Editor's Note: Allison Stanger is Russell Leng ’60 Professor of International Politics and Economics and Chair of the Political Science Department at Middlebury College Middlebury College. She is the author of One Nation Under Contract: The Outsourcing of American Power and the Future of Foreign Policy.
By Allison Stanger - Special to CNN
My last blog post was about the necessity of an apology, and this piece begins with one. I apologize to anyone who read my argument as somehow blaming American forces for the atrocities that a rogue Afghan officer committed in response to the accidental burning of Qurans by U.S. troops.
I have nothing but the utmost respect and appreciation for the daily sacrifices that U.S. taxpayers and the U.S. military have made and continue to make for the Afghan people. I am also fully aware of the dangerous environment in which our troops presently operate and that burning is the sole secure means for disposing of trash in contemporary Afghanistan.
My basic point in the original piece was that the Quran burning incident symbolized something larger: The dead-end course the United States is presently on in Afghanistan and the mounting frustrations that understandably accompany that reality. Many Afghans do not believe that the incineration was accidental. Many Americans believe that hemorrhaging U.S. taxpayer money for an unappreciative Afghan people no longer makes sense.
When the U.S. military burns Qurans, mistakenly or otherwise, and an Afghan officer responds to the insult with the execution-style shooting of two Americans working in the allegedly secure Interior Ministry, something has gone terribly wrong. The very idea that it is possible to partner with the Afghan government to build a more stable and secure Afghanistan comes into question.
A number of you have pointed out that our servicemen are young and unaware of Afghan cultural norms, fully capable of burning Qurans without understanding the offensiveness that act entails in the local context. If that is indeed the case –and it may well be so with the frequent rotation of forces - our chances of succeeding in a very complex diplomatic and military venture by any metric seem very slim. Whether the incident was really accidental, however, is still an open question. Three major investigations of the Quran burning are now underway: one American formal military investigation, one Afghan investigation, and one joint NATO-Afghan inquiry. The Boston Globe reported Wednesday that the joint NATO-Afghan probe is nearing completion. The outcome of each investigation should shed additional light on what happened and why.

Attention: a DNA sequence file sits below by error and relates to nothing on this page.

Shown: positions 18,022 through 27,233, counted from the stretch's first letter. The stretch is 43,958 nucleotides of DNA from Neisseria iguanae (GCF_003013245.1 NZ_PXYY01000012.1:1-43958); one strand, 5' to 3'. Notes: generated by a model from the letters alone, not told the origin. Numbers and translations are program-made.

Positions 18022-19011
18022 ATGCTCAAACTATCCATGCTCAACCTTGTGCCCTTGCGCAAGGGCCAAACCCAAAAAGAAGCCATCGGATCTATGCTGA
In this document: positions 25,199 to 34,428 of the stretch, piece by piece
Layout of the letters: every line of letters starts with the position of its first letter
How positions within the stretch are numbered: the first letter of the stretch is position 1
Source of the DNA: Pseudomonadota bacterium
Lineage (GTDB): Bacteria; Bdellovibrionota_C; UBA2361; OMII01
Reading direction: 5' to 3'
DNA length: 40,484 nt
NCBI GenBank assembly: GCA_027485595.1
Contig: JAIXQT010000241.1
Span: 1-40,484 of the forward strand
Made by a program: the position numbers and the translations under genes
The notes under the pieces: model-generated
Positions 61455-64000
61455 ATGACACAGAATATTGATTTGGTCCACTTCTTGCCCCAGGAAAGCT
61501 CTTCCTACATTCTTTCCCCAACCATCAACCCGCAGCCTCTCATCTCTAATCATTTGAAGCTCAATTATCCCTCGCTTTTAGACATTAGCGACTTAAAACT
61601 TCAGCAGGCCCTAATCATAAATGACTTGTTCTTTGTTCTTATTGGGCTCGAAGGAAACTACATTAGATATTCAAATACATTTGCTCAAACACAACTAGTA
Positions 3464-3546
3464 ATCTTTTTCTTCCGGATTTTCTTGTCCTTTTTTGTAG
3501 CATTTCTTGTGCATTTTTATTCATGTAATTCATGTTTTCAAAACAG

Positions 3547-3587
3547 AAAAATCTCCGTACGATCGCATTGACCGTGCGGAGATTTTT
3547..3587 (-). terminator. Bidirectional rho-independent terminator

Other readers wondered what the U.S. military should have done with the compromised Qurans instead of burning them. A better choice would have been to let our Afghan partners dispose of the security risk in a culturally acceptable way. But that may not have really been an option. The level of distrust between the Karzai government and American forces has grown too high.
With varying degrees of vehemence, all Republican candidates continue to maintain that President Obama's apology for the Quran burning was both a sign of weakness and inexcusable in the context of the murderous Afghan reaction. They misunderstand the deeper significance of any apology.
Apologies admit that something unintentional has transpired. They are also an expression of respect for the dignity and feelings of others. In apologizing, the White House upheld principles of human decency - the very values we are fighting to defend from Taliban assault. In reaffirming the American commitment to those values, President Obama's apology seized the moral high ground and was thus an expression of strength rather than weakness. It also arguably minimized the extent of the rioting that ensued.
On Monday, the White House again defended the apology and pointed out that former President George W. Bush apologized to Iraq in 2008 after an American soldier had used a Quran for target practice. President Karzai, however, has yet to apologize for anything. That his apology is unlikely to be forthcoming is certainly grounds for reassessing our relationship with the Karzai government and the American commitment to staying the course in Afghanistan. Apologies matter.
The views expressed in this article are solely those of Allison Stanger.